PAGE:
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MOLINE — John Deere packed a lot of living into his 82 years, and Neil Dahlstrom will share some little-known facts and artifacts about the farming pioneer at the John Deere Pavilion this Saturday.

As part of the annual Heritage Tractor Parade and Show, based at the pavilion (1500 River Drive), you can meet with Dahlstrom – Deere & Co. manager of John Deere Archives and History – from 1:30 p.m. to 2:30 p.m. He will discuss Deere’s arrival in Moline in 1848 and what the area was like at the time.

He will also bring several items from the company archives for a one-day-only exhibit at the pavilion, from 10 a.m. to 5 p.m. The items are from the company’s first decades and have not previously been out of the archives (which include millions of pieces, such as three million photos) for public viewing.

“His knowledge of our company history is certain to strike up great conversations and the items he’ll share and display will make this an extremely unique opportunity,” Brigitte Tapscott, manager of John Deere Attractions, said of Dahlstrom.

An East Moline native, Dahlstrom is the author of “The John Deere Story: A Biography of Plowmakers John and Charles Deere,” and “Lincoln's Wrath: Fierce Mobs, Brilliant Scoundrels and a President's Mission to Destroy the Press.” He has made guest appearances on the National Geographic Channel, PBS and C-SPAN's BookTV.

“John Deere is a topic that there's a lot of knowledge, and people know bits and pieces,” Dahlstrom said Wednesday. “Instead of giving a lecture, I'll talk about John Deere's arrival in Moline, his life here, activities on the grounds, but a lively question-and-answer session is the centerpiece of it. I really hope to learn some things from the community.”

The items he'll display from the archives are:

  • Photo of John Deere, 1885. The last known photo taken before Deere’s death in May 1886. This was published in the Portrait and Biographical Album of Rock Island County, in 1885. The photo was taken in Chicago at the Brandt Studio.
  • Mary Little Deere's Bible, 1863. Owned by Mary Little Deere. Mary Little Dickenson married Charles Deere (one of John Deere's nine children) in the midst of the American Civil War. This Bible includes a record of family births and deaths, as well as photos of several members of the Deere family.
  • John Deere bank register and personal check. Deere was the co-founder of the first bank in Moline (First National Bank in 1863) and spent one year as its teller.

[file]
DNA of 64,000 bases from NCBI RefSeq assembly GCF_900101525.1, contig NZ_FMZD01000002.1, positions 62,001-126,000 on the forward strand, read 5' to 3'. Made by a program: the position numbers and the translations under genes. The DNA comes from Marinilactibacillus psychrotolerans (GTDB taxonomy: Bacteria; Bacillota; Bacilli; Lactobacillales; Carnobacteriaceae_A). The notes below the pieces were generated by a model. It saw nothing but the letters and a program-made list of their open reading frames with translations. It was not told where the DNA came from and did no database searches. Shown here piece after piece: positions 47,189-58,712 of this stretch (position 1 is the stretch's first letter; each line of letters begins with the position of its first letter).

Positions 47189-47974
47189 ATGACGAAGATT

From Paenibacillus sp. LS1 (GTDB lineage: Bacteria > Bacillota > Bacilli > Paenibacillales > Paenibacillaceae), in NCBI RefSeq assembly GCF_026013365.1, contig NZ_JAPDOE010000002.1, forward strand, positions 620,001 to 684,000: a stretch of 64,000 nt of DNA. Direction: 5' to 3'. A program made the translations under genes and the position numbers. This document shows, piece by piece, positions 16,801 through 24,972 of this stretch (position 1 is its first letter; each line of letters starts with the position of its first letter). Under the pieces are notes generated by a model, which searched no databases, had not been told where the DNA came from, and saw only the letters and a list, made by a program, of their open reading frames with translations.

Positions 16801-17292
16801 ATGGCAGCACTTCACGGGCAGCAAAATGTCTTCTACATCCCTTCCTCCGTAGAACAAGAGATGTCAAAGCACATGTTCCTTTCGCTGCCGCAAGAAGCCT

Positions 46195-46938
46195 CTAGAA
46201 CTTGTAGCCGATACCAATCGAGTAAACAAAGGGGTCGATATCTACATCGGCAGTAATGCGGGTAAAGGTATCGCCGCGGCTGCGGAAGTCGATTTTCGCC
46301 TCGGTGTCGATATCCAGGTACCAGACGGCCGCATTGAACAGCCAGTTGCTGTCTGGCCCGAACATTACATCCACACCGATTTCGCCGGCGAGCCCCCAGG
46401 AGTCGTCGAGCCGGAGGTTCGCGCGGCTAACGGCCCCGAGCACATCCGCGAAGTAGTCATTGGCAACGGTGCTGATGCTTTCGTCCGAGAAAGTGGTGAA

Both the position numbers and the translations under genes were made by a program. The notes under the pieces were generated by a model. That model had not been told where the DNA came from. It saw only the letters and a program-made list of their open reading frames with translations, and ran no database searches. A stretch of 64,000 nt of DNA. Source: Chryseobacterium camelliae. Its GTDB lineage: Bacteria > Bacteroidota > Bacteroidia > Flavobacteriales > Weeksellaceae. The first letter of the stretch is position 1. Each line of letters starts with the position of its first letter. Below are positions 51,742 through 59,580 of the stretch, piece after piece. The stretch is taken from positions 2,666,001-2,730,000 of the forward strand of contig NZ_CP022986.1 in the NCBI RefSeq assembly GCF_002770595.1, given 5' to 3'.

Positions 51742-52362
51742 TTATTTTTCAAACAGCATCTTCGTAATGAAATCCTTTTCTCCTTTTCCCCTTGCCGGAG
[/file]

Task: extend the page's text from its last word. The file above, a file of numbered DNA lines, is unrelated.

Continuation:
• Robert Tate Journal, 1830s-1850s. Tate, an English immigrant, began working for Deere as a mechanic in Grand Detour, later becoming a partner in the firm Deere, Tate and Gould and moving to Moline in 1848. His journals provide a first-hand account of the operations of the plow company, as well as daily life from the 1830s through the 1870s.

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Deere was also Moline's second mayor, serving 1873-75, and he was a proponent of infrastructure improvement, Dahlstrom said. That included improving roads, installing gas lighting downtown, and the construction of Riverside Cemetery.

Despite the voluminous company archives, Deere left little personal correspondence, so other items are used to glean his personality, Dahlstrom said.

“There are only a few letters written in his hand,” he said. “It's account books — ledgers, checks, accounting, outstanding bills...We have hundreds of checks. It's always fascinating what that says about a person."

Fortunately, Robert Tate recorded just about everything about his partnership with Deere, and John Gould also documented much of their time in Grand Detour, where developed his world-changing steel plow.

We also know Deere was a fierce abolitionist in the 1850s (before President Lincoln freed the slaves), Dahlstrom said. The Rock Island Argus publisher at the time railed against Deere, he noted, as Rock Island was populated by many Southerners and Moline was settled by easterners (like Deere, who was from Vermont).

Deere also ran a farm east of Riverside Cemetery, as well as other farms in Iowa and Nebraska, but didn't seek any other political office, Dahlstrom said.

Once a year, the Deere Pavilion invites owners of heritage tractors to ride through the streets of Moline, display outside the facility, and share unique collecting and restoration stories with guests. The parade will begin at 10 a.m. in front of the pavilion, going down 19th Street, then on to 5th Avenue, and down 12th Street. The tractors will return to the pavilion, where they'll be on display until 5 p.m.

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